Kaun Chukaaye Karzzzz!!!
Once upon a time, there was a Kishore Kumar…
For almost a decade Kishore Da confined his singing for films he starred in (with an exception of Dev Anand). A few others (e.g. Shailendra Singh) have tried to model their career by being exclusive, but ended up being on the wrong side. Himesh Da is the last so far, to join the culture.
So here we have a winning script, already converted to a jubilee hit a quarter century ago. Job is easy. The hero, music director and playback singer is the same person. Job is much easier. What remains is filling up the remaining roles of a sweet sixteen current girlfriend, the then twenty now forty-five vamp wi-fi, the evergreen Kabira and the rest not so significant characters. Since “Don-2” retained / re-used two of the original “Don” songs and one added twist, it’s necessary as well as sufficient to retain / re-use one original “Karz” song (no need to give credit to Laxmikant Pyarelal in the titles, just in line with what Don-2 did to Kalyanji-Anandji) and pump-in an unnecessary twist (which actually further screws up the climax).
Himesh takes over Rishi Kapoor, Kishore Kumar, Md Rafi, Laxmikant and Pyarelal (remember all-in-one, one-in-all from “Indrajeet”), Shweta /Tina Munim, Danny/Pran, Raj Babbar/Pinchoo Kapoor, Gulshan Grover/Premnath, Rohini Hattangadi/Durga Khote, Smita Bansal/Abha Dhulia and Dino/Raj Kiran. Urmila and Danny are the only two who could deliver a certain percentage of what was expected from their roles. Rest all are way below the mark. The story base is conveniently moved to South Africa and Kenya from India making it more bizarre.
Monty is rocking superstar and music maestro based in SA. The “goris” gush and faint at his rocking performance on a Hindi song (wow!!!) “Sisak Sisak Ke, Tadap Tadap Ke etc etc” (and because the base of the film is foreign, the local-ites are expected to be present in all his concerts / performances and keep smiling and dancing on Pandey Ji’s lyrics). Next, Monty goes to a party, sees a student trainee unknown girl, and breaks into another high octave “Maasha Allah, Subhan Allah”. The girl vanishes. Her search begins. One more concert; another high octave “Hari Om Hari Om”. Towards the end of this song, he somehow strums a haunting tune on his guitar and faints. The miraculous Dr Shastri, declares Monty has some case related to his previous birth. Monty goes to Kenya on vacation, meets Tina and his filmy freak uncle Kabira, breaks into some more HO numbers, passes through a haunted villa, and finally meets Tina’s local guardian cum sponsor Kamini. Monty now remembers everything…Rest is how he takes his revenge.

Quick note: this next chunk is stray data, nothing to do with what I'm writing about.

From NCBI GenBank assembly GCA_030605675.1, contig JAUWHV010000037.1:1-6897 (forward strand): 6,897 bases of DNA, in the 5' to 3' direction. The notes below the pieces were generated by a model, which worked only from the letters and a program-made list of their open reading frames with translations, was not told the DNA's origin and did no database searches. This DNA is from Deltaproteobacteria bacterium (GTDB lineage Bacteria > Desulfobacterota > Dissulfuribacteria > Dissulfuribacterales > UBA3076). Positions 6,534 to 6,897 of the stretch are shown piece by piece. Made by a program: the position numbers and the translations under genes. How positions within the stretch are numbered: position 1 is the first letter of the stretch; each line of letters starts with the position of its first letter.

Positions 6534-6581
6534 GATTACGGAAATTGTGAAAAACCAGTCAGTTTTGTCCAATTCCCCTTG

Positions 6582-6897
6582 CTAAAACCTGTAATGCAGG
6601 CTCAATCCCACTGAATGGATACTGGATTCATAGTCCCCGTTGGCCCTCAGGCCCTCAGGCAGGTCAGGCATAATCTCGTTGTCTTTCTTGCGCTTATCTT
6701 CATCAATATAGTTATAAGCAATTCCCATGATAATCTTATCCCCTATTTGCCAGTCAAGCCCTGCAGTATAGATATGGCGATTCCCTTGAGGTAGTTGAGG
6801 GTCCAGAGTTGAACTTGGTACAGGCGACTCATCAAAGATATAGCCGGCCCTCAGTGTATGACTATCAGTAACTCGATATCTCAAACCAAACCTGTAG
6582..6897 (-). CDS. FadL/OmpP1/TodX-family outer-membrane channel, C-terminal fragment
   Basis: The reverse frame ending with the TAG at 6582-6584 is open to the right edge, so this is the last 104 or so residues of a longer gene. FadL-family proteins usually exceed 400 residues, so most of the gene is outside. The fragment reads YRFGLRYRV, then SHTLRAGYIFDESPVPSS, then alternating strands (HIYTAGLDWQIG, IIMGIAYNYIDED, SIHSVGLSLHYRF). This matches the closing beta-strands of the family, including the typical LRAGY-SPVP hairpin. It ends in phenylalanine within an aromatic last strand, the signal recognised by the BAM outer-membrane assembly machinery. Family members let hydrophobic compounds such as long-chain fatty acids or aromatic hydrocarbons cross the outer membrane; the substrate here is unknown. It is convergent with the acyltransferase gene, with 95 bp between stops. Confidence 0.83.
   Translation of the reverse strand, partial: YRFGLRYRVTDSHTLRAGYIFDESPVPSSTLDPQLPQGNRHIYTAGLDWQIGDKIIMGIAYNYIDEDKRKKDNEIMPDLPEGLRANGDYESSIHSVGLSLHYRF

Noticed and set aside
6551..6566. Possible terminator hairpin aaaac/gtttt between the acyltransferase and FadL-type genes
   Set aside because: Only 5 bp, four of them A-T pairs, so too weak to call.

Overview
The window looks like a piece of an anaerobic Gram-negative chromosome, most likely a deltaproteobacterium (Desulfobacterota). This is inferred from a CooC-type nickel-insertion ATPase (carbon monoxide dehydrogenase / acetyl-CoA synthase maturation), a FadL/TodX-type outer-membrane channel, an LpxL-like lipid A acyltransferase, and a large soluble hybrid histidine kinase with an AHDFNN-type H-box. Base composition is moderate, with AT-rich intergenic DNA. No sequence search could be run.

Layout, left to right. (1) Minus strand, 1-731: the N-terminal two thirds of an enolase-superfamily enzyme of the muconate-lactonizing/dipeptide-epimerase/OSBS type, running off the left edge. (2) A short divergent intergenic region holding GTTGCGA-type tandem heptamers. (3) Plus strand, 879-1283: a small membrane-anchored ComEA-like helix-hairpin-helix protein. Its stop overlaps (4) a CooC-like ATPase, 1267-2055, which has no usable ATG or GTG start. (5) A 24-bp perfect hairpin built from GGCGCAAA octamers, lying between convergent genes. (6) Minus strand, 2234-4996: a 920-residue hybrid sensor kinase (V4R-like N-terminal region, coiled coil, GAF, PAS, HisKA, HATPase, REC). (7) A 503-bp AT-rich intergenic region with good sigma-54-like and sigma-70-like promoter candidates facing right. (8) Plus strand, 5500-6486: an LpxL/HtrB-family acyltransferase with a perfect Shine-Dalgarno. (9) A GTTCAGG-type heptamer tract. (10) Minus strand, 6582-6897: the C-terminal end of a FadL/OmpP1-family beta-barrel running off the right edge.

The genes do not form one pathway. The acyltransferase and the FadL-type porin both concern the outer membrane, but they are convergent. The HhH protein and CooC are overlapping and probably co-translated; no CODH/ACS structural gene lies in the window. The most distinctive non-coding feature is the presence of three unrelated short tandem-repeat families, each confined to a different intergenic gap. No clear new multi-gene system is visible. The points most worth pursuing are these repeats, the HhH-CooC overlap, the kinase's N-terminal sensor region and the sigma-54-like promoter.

Performances: Simi’s mesmerizing performance in the original is tough to be reproduced at-par. Urmila does an alright job here (she might get a strong nomination in the film awards in the villain category). Danny also delivers an okay performance. The original Kabira (impeccable Pran Sahab) used to say “Dohaas” in Sant Kabir’s style. The modern Kabira is a film-buff (with two side-kicks Shakaal and Mogambo). Kabira utters a filmy dialogue or a song and later he and his sidekicks announce the film name, it’s year of release, hero’s name and box office result. Almost every time they falter on the year of release (Mera Gaon Mera Desh – told 1976 for 1971, Ek Phool Do Maali – told 1968 for 1969, Milan – told 1962 for 1967). Bad debut for Shweta Kumar (I was debating who got better launch – Shweta or Amita Pathak; Amita won finally). Gulshan Grover and Dino perform badly in their cameos. Rohini Hattangadi is too healthy and fit for the mother-in-distress role; Smita Bansal doesn’t age at all (TV soap effect). Himesh performs confidently in the songs (as he has already done lots of music videos now), does alright in some comic scenes with Shweta / Urmila and a couple of confrontation scenes with Urmila, but fails in emotional scenes and while delivering intense dialogues. Putting one English word in most of his lines also diminish the impact of the dialogue delivery. Asrani and Raj Babbar have got apology of roles.
Satish Kaushik has mostly delivered loud emotional films in his career; and in-fact “Hum Aapke Dil Mein Rehte Hain”, “Hamara Dil Aapke Paas Hai”, “Mujhe Kuchh Kehna Hai” and “Tere Naam” were shot well (plus all being remakes). But here, he leaves a lot to be desired. Barring a few Urmila sequences, Shiraz Ahmed’s writing is loose. Camerawork and editing are alright.
Music: Overall a monotonous album. Unlike the original masterpiece, the songs are sore on ears. “Lut Jaaoon” track stands out in terms of its rhythm. “Tandoori Nights” looks good on screen because of Urmila’s presence. Rest of the songs disappoint. The evergreen haunting original “Ek Haseena Thi” still gives Goosebumps and is such a delight to hear. But Himesh has butchered this wonderful song in its re-created (or to be more apt, re-present) version.